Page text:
North Korea seems to have put the foot in its mouth as it fired two ballistic missiles into the sea near Japan, just before the Biden administration was trying to finalize its North Korean policy.
The so called ‘military exercise’ has also left Japan feeling insecure about the safety of players participating in the forthcoming World Olympics. No one in the neighborhood is happy with the way North Korea’s notorious act has left everyone feeling insecure around.
Japan was forced to lodge a formal protest through its embassy in China and said the test threatened peace and safety in the region, while South Korea’s National Security Council expressed deep concern.
Both were short range weapons. North Korea is known to have revamped its conventional warheads and is capable of striking the US with a war head. Till date, it holds more than 60 nuclear weapons. Despite UN Security Council sanctions and recent summits between North Korea, South Korea, and the United States on denuclearization, Pyongyang continues to test ballistic missiles, and is extremely proud of the military power.
Indeed, North Korea is considered as a grave threat to the US and its Asian neighours. As if well planned, the first launch was done at 7am in the morning, coinciding with the start of the Olympic torch relay in Japan that begins a four-month countdown to the summer Games in Tokyo which were delayed from 2020 because of the corona virus.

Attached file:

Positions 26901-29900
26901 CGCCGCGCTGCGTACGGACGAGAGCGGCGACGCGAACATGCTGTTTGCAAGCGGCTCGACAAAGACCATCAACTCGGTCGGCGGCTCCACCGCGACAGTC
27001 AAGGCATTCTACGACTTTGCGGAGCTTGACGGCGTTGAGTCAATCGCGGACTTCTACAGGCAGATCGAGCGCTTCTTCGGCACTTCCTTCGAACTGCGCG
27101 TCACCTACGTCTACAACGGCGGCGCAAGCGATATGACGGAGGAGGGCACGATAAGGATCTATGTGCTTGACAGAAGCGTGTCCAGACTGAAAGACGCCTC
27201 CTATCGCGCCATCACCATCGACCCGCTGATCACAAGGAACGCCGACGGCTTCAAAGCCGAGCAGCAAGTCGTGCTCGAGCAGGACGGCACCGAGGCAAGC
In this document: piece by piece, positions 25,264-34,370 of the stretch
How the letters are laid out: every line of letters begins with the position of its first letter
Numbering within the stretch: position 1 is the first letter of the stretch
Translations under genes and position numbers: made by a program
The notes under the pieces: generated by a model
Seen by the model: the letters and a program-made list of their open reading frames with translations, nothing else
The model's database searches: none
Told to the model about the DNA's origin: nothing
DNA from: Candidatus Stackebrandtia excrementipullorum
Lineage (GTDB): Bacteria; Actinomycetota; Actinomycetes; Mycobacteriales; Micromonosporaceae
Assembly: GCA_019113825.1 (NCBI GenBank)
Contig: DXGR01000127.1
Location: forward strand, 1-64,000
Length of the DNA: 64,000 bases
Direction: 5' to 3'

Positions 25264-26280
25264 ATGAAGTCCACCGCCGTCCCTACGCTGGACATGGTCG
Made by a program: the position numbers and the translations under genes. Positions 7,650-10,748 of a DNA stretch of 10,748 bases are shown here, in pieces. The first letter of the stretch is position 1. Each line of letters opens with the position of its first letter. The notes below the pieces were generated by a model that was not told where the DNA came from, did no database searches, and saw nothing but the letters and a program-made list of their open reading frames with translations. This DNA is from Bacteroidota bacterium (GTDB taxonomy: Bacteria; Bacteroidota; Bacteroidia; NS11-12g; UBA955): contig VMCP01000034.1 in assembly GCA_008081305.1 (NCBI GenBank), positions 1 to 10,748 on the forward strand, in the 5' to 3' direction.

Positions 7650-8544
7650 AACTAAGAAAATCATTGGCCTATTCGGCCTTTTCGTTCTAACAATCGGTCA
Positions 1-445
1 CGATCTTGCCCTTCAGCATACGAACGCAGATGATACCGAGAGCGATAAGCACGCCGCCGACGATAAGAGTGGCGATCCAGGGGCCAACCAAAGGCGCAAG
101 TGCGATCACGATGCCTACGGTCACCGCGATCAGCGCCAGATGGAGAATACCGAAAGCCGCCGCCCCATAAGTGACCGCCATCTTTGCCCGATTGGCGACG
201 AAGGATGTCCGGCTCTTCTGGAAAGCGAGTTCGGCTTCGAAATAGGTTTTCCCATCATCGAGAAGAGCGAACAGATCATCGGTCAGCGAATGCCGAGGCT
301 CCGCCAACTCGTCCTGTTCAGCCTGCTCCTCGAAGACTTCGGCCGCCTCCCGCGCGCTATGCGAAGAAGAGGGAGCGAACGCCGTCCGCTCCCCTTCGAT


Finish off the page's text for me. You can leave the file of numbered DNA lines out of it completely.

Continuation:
According to spokesperson in the White House, the short range missile firing should be considered as ‘business as usual’, and will not deter the Biden administration to consider engaging in a dialogue with Pyongyang. On its part, the Biden administration is keen to ensure the nuclear arsenal in North Korea is put on a curb, owing to the fact that the country has China has an accomplice as well.
Biden’s diplomatic overtures to North Korea have gone unanswered, and the North said it would not engage until the United States dropped hostile policies, including carrying out military exercises with South Korea.
North Korea has continued to develop its nuclear and missile programmes throughout 2020 in violation of U.N. sanctions dating back to 2006, helping fund them with about $300 million stolen through cyber hacks, according to independent U.N. sanctions monitors. For Japan, that is a peaceful nation, even test firing of short range missiles, is a warning that cannot not be taken seriously.